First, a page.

Riding in Kyrgyzstan in cars

Kyrgyz drivers are terrifying. Sitting in the back seat it’s possible to ignore the stupid manoeuvres and near misses but in the front it’s difficult to tear your eyes away – looking out the window is a test of nerve.

I’ve had several experiences with almost-asleep drivers, mad ones who treat their clapped out mashrutkas (minibuses) and Ladas like race cars, and those who seem to think car maintenance is for nancy-boys; but so far I’ve only had two breakdowns – one on a diabolically steep pass that was eating all kinds of vehicles for breakfast and the other because the driver was an idiot who didn’t believe in braking.

The first was in a shared taxi from Arslanbob to Bishkek. It was a nice little Rav4 and fully loaded with three in the back and me in the front.

It was supposed to be a ten hour drive. The scenery was impressive, especially as we started winding higher into the jailoos (high country summer pastures). Temporary villages of three or four yurts would pop up on the roadside selling kymyz (fermented mare’s milk – it tastes like vomit), fizzy drinks, and little yoghurt balls called suzma that taste like salty off yoghurt.

As we passed trucks and cars with bonnets up and dejected passengers sitting outside, I thought to myself, “How lucky are we to have a comfortable, well-looked after car to go up this very steep road to the pass.”

Not long afterwards the comfortable, well-looked after car stopped, the starter motor dead. We passengers escaped the barren region by van an hour or two later, leaving the driver worrying over the engine; 12 hours after setting out, we arrived in Bishkek.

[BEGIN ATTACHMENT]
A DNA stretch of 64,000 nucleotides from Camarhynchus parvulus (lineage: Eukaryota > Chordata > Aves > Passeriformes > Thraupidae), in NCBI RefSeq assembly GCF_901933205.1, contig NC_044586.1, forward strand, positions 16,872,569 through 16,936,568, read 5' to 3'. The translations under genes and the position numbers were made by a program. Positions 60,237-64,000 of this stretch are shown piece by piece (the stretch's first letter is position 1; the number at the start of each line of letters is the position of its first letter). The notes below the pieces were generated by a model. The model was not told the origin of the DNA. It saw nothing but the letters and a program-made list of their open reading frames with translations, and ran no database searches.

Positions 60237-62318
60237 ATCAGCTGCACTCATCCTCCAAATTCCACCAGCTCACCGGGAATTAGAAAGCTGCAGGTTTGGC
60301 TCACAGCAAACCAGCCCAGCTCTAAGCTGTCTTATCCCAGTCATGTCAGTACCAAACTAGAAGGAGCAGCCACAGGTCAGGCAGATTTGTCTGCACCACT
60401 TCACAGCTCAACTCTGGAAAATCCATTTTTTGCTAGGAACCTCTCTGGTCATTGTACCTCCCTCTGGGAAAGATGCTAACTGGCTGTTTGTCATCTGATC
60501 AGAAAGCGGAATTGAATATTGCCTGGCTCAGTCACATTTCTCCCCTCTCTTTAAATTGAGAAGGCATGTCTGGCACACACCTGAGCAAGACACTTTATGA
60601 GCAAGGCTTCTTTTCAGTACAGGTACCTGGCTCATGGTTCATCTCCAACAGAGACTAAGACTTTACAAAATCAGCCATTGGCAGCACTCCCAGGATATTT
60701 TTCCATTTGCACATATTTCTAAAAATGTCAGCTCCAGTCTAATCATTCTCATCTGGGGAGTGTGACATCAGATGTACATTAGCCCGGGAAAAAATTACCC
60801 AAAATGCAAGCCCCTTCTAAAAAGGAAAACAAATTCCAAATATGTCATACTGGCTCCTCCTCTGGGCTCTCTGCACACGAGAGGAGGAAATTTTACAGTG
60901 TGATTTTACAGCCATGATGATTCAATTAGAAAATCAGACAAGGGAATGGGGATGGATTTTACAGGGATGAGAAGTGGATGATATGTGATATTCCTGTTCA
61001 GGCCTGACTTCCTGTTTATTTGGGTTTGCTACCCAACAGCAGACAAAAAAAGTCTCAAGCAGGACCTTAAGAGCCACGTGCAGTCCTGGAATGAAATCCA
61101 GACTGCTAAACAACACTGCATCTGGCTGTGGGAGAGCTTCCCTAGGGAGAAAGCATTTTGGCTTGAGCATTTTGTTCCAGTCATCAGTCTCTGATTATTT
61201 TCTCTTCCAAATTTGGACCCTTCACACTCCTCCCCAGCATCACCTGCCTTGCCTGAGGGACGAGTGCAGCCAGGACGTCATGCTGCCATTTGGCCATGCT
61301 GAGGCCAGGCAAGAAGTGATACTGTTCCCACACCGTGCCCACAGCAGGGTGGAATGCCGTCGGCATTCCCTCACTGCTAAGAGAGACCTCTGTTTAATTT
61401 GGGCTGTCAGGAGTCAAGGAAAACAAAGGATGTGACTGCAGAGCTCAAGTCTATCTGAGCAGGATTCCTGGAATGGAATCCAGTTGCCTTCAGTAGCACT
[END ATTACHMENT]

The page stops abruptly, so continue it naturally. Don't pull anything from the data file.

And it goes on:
My second incident was on the way down from Song Kul lake. I hitched a lift with some Dutch bird watchers to the main road and found an almost-full share taxi heading back to the nearest town, Kochkor. The driver, being of the, now well-known, sleazy type, made sure I sat in the front.

The car wasn’t in a good state. The boot wouldn’t open, and the driver blamed a horse for the lack of window on his side and a bird for the massive spiral crack in the windshield. Judging by the way he drove through stock on the narrow, winding gravel road – horn blaring and at speed – I suspect the horse and bird were innocent victims and not the malevolent beasts of his story.

Crack! Clonk! Half way down from the pass he finally learned where the brake was, but alas, it was too late.

The engine made some weird noises and stopped. The driver repeatedly tried to restart the car but the engine spluttered and seized, sounding suspiciously like he’d cracked the oil sump. The car wheezed into life long enough to trundle to the bottom of the valley before the final oil was squeezed out and it was all over.

We had four and a half hours of waiting in temperatures close to zero. The other passengers and the driver walked the hillsides trying to find a spot with cell phone reception to call a rescuer, before eventually realising it was futile and huddled in the car. The driver and an inquisitive farmer squatted down out the wind and got stuck into some left over kymyz (fermented mare’s milk) and the remains of a bottle of vodka.

Eventually a van came down the hill. A kindly face looked out and agreed to take me to Kochkor. He had the heater on, a mostly working vehicle, and a horse in the back.

A fully grown horse trussed up with a car tyre arond its neck to weigh it down.

It had a cold and he was taking it to the vet in Kochkor. As such, this guy was a good driver – he had to be, you don’t tie a horse up, shove it in the back of a van and take it two hours to the nearest town for shots just to hurt it by going too fast around the corners. I wondered why they didn’t just drive the vet up to Song Kul.

Unfortunately, the van was just as sick as the horse. It got us to Kochkor in the end, but it was nerve wracking watching the driver have to pump the brakes before they slid into operation.

I’m still alive, no thanks to the efforts of Kyrgyz roadsters, and mystified as to how anyone survives so much as a trip to the corner store in this country.

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